We conducted a search in PubMed, EMBASE, Cochrane Central Register of Controlled Trials, Web of Science, and the Cumulative Index to Nursing and Allied Health Literature via EBSCO from March 2001 to December 2016, and updated the search in PubMed and EMBASE up to June 2018. March 2001 was set as the starting point because Jordan and colleagues conducted a comprehensive literature search11 in February 2001 and identified only one study comparing quadruple cART with triple cART,23 which has been included in the present systematic review. Four groups of keywords (together with their synonyms and derivatives) were used in the literature search, including those for HIV/AIDS; randomised controlled trial; treatment and therapy; and abacavir, didanosine, emtricitabine, lamivudine, stavudine, tenofovir, zidovudine, NRTI, triple, and quadruple (supplement 1 shows the PubMed search strategy). We used the names of seven available NRTI drugs as keywords because the NRTI drugs are the so-called backbones in all cART. The reference list of included studies and relevant reviews were manually searched for additional studies.
Eligibility criteria and study selection
Randomised controlled trials that compared quadruple cART with triple cART for the first line treatment of people with HIV and evaluated at least one outcome of effectiveness or safety were considered eligible for the present systematic review. Measures of effectiveness included undetectable HIV-1 RNA (<50 copies/mL), CD4 T cell count, virological failure, new AIDS defining events, and all cause mortality, and the measure of safety was severe adverse effects (≥grade 3) as a composite outcome. We examined the composite outcome instead of specific adverse effects, because the composite was reported consistently by studies and thus combinable.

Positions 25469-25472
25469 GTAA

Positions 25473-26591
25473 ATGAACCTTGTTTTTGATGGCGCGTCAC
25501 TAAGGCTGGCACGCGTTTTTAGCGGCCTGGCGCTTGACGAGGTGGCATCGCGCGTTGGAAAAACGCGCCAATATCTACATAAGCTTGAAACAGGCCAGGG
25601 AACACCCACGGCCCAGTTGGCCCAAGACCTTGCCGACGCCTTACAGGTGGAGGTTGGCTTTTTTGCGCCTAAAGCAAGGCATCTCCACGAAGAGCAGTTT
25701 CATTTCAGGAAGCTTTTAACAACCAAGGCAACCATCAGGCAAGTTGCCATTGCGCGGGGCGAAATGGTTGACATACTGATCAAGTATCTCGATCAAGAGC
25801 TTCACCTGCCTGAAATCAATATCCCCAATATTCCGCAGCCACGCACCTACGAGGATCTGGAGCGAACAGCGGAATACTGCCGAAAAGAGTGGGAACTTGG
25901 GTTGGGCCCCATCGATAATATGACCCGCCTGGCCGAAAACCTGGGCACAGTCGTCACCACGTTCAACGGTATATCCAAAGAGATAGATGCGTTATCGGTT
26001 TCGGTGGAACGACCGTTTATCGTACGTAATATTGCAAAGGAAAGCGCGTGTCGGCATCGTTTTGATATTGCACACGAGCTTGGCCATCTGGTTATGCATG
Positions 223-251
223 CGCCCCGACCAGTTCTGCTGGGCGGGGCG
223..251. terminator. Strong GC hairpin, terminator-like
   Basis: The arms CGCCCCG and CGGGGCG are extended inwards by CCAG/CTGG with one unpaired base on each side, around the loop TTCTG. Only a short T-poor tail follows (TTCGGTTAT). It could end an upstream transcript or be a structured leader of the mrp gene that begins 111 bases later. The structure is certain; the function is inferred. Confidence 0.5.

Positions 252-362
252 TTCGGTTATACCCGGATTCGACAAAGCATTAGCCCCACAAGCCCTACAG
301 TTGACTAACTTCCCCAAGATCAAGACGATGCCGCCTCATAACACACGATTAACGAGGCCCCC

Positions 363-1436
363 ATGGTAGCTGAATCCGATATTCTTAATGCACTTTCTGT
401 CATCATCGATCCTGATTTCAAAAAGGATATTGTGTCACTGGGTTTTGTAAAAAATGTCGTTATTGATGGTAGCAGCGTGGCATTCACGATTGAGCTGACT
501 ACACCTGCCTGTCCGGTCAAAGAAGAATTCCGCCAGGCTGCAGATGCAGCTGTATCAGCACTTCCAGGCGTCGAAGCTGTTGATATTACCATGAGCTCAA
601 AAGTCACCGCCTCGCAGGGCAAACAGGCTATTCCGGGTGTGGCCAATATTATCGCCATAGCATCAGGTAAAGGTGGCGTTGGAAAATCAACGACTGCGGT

In determining the number of drugs, boosted protease inhibitor was counted as one drug, because the booster (ritonavir, cobicistat) is used in low doses to inhibit a particular liver enzyme that normally metabolises protease inhibitors and enhances the pharmacokinetic profile of other protease inhibitors rather than for its own antiretroviral activity.24 We excluded studies with a follow-up length shorter than 48 weeks, which was not sufficient for observing clinically significant outcomes for a lifelong intervention. This timeframe had already been adopted by previous systematic reviews on HIV treatment.252627 If multiple publications from the same study were found, only the one with most complete information was included.
All records retrieved by literature search were assessed by two reviewers (QF and AZ) independently for inclusion. The titles and abstracts were first screened to examine their potential eligibility. Full texts of potentially eligible studies were then reviewed to determine their final eligibility. All disagreements were resolved by discussion or referring to a third reviewer (ZY).